Rachel Prusynski returns to Haiti
A Haitian student will receive a UP scholarship in Molly Hightower’s honor
By Enid Spitz, Staff Writer -- email@example.com
After surviving the earthquake that devastated Haiti nearly a year ago, 2009 UP alumna Rachel Prusynski vowed to give back in return for her second chance at life. She's living out that promise as she returns to Haiti this year with two goals and a strong sense of hope.
Prusynski will work with orphans and help with relief efforts. She's also finalizing her plan to bring a Haitian student to UP on a full scholarship.
On Jan. 12, Prusynski and UP classmate Molly Hightower were trapped in a building that collapsed when the 7.0 magnitude earthquake hit Haiti. Prusynski and Hightower were volunteering at an orphanage run by Friends of the Orphans. After the quake, as many as 200,000 people were reported dead, including Molly Hightower.
When she returns to Haiti for a few weeks with friends in December, Prusynski will continue her work as a physical therapist with orphans. Her trip coincides with the one-year anniversary of the quake and Hightower's death.
"We'll take a tour to see the destruction and progress…if there is any," Prusynski said, "And we'll go to the site of the building that collapsed. It'll be hard, but I'm kind of convincing myself that it's real."
Many organizations are still struggling to provide relief to Haiti as it recovers from the earthquake's damage. Prusynski herself has set up an initiative called "Haiti: Heal, Help, Hope" to raise awareness and funds, 100 percent of which go to Friends of the Orphans. The organization is helping to house the many displaced and marginalized children affected by the disaster in Haiti.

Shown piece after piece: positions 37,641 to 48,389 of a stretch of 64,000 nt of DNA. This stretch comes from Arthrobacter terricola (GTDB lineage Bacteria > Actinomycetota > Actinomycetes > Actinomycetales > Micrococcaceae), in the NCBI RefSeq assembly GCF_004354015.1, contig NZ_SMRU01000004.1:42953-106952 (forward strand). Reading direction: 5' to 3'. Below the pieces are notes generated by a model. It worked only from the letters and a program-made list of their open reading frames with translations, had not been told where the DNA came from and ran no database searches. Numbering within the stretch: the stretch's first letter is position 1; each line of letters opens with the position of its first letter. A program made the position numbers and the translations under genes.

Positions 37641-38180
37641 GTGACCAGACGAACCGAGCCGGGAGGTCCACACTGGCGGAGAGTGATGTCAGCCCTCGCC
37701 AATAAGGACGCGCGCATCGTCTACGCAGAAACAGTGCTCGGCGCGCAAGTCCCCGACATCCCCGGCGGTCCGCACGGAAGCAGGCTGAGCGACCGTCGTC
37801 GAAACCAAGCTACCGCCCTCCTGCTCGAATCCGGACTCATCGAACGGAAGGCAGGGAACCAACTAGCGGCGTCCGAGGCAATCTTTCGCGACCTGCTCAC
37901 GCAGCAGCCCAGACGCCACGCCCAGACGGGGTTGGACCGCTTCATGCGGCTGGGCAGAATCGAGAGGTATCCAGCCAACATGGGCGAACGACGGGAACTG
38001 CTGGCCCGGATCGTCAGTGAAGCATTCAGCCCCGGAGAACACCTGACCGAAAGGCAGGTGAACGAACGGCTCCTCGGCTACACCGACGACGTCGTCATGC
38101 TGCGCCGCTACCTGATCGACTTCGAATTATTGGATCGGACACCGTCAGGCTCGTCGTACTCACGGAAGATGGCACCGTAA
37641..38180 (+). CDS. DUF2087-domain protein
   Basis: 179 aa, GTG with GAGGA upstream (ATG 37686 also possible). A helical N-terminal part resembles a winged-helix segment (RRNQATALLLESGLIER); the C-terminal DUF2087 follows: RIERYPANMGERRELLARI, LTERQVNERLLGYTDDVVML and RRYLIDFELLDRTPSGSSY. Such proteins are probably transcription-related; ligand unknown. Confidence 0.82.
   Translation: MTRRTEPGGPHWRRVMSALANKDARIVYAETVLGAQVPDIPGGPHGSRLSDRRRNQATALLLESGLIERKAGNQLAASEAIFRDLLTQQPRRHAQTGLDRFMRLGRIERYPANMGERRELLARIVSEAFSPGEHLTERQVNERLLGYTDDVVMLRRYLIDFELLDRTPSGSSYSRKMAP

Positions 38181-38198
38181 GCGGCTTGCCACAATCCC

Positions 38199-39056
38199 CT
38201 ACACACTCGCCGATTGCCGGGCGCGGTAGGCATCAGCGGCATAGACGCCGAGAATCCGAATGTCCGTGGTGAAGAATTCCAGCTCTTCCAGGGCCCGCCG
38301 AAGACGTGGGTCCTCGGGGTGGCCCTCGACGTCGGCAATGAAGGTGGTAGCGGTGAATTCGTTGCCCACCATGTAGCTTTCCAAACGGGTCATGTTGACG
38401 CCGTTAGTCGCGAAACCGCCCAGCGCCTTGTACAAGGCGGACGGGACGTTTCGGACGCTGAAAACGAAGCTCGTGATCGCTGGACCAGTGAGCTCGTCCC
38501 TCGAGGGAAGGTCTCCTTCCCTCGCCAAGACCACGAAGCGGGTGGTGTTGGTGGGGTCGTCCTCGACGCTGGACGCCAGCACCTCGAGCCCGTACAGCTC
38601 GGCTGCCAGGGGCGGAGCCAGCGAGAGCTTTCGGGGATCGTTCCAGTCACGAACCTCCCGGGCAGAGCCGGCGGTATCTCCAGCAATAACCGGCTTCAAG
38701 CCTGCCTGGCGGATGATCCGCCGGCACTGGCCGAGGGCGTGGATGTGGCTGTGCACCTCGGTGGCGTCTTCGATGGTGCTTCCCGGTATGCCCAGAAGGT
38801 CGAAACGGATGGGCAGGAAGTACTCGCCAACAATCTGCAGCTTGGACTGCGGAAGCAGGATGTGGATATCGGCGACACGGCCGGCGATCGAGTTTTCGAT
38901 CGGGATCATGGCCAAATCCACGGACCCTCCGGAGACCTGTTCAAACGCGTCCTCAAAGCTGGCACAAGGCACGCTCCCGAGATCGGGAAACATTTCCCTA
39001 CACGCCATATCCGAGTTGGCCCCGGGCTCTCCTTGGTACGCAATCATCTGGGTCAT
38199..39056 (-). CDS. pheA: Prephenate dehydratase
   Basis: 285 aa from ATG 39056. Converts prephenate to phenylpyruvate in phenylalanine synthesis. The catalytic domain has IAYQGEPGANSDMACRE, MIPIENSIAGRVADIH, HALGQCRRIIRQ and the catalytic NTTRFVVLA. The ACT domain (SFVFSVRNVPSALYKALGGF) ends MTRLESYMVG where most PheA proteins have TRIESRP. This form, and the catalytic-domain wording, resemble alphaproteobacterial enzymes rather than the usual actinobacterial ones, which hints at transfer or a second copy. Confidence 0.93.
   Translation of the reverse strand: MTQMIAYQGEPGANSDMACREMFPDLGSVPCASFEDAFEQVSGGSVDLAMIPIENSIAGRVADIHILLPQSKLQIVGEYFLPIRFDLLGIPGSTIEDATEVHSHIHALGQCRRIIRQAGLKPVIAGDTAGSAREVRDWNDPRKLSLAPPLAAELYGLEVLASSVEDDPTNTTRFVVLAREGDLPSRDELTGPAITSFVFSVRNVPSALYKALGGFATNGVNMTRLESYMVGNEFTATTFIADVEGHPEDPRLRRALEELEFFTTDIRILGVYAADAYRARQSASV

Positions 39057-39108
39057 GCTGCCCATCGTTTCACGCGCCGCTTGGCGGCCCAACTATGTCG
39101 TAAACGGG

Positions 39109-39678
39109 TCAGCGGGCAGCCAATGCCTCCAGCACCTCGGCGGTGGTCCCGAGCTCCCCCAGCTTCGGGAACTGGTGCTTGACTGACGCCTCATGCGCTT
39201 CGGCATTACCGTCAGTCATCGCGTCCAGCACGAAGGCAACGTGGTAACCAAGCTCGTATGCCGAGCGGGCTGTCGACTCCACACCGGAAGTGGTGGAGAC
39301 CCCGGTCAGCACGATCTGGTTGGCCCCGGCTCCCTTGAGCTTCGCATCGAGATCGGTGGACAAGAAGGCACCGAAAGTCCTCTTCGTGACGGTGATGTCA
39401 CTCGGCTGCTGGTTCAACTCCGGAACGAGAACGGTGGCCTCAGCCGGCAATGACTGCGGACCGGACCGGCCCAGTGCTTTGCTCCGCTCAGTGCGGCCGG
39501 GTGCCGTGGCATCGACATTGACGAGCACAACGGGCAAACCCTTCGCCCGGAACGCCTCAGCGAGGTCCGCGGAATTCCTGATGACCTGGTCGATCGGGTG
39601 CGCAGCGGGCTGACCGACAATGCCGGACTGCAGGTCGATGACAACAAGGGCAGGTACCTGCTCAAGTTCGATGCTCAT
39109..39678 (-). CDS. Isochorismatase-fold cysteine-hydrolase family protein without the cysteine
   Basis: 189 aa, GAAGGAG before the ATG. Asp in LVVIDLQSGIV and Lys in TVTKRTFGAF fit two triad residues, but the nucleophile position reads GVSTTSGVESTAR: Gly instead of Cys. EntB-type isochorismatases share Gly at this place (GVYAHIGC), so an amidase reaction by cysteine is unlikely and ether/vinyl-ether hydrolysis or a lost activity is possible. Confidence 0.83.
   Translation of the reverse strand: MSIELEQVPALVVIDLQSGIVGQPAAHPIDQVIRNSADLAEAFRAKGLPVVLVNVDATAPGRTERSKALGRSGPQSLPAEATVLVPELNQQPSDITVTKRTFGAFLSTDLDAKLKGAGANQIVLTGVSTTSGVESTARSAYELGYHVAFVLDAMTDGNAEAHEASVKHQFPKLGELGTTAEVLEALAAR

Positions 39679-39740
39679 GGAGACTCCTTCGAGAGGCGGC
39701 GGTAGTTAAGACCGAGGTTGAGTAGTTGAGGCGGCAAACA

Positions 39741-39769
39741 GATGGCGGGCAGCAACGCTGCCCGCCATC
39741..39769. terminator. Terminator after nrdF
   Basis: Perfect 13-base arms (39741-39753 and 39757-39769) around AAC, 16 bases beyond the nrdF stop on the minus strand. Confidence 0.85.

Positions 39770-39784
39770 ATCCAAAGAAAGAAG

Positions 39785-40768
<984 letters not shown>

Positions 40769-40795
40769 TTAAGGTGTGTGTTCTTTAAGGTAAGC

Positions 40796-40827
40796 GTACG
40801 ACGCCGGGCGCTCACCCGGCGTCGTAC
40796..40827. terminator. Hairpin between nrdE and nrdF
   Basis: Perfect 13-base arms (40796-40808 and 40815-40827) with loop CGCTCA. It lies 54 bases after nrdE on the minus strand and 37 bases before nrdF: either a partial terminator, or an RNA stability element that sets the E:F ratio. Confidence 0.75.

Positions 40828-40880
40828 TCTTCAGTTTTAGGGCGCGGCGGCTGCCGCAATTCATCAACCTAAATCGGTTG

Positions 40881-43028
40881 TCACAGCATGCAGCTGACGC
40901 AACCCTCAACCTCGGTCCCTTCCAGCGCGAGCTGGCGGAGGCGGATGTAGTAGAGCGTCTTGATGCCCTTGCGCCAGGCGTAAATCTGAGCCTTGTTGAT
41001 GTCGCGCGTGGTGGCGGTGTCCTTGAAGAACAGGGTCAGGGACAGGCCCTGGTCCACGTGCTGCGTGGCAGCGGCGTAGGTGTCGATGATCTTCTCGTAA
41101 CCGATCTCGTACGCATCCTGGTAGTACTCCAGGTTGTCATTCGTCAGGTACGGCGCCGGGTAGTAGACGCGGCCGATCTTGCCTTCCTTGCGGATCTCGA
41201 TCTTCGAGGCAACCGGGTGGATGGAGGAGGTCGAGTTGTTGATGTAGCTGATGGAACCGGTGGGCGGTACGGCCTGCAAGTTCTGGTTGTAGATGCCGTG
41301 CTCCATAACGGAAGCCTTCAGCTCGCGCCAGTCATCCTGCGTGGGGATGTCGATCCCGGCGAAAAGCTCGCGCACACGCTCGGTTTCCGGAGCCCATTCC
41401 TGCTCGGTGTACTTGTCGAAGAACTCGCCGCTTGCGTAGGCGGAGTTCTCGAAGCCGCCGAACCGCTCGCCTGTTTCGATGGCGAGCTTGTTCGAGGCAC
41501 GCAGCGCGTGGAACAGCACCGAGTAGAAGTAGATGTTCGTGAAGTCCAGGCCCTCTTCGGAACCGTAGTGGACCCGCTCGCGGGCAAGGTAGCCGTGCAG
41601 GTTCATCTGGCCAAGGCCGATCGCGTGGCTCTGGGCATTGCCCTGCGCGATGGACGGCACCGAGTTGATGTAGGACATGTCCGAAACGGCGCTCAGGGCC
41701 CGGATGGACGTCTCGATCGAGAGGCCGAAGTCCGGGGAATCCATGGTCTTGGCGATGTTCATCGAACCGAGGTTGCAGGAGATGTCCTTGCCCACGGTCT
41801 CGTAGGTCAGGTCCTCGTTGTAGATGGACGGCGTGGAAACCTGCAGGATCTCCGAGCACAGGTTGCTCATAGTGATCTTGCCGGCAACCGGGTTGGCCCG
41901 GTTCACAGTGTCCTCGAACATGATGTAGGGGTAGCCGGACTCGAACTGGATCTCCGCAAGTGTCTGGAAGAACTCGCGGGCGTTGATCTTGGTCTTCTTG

"It's painful. No one wants to think about the suffering," Prusynski said. "I'm pretty convinced that any progress will be pretty hidden, and I'm preparing emotionally for that."
In addition to her relief efforts, Prusynski will also take time in Haiti to meet potential recipients of a newly created scholarship to the University of Portland.
In Molly Hightower's honor, Prusynski worked with the University and a donor to fund a Haitian student's full undergraduate education at UP. This is the second scholarship honoring Hightower. Elle Hoxworth, a senior, recently received the Molly Hightower Endowment Scholarship, a product of last years' senior class gift.
"UP has been fabulous," Prusynski said.
With the application fee waived and preliminary acceptance granted, she is now working to find the perfect recipient.
"The hard part is finding someone who has the potential for success," Prusynski said. "I've been working with two potential applicants."
If Prusynski finds a recipient, he or she would start school at UP as early as next fall. After taking the TOEFL (Test of English as a Foreign Language) to prove competency in English, the student would be officially enrolled at UP.
With a literacy rate under 60 percent in Haiti and much of the nation still living in tent cities, Prusynski is trying to fulfill the country's need for strong leaders. She intends for the Haitian student to receive a practical degree at UP and then return home, better suited to aid his or her country.
"They need to rebuild the country and make that change from within," Prusynski said. "The stipulation with (UP) is for (the Haitian student) to return to Haiti."
In spite of any geographical. cultural or financial challenges, Prusynski hopes to make the scholarship a sustainable project, educating Haitian students for years to come. "I want people at UP to know someone from Haiti is coming," Prusynski said.
To donate: http://www.friendsoftheorphans.org/helpinghaiti.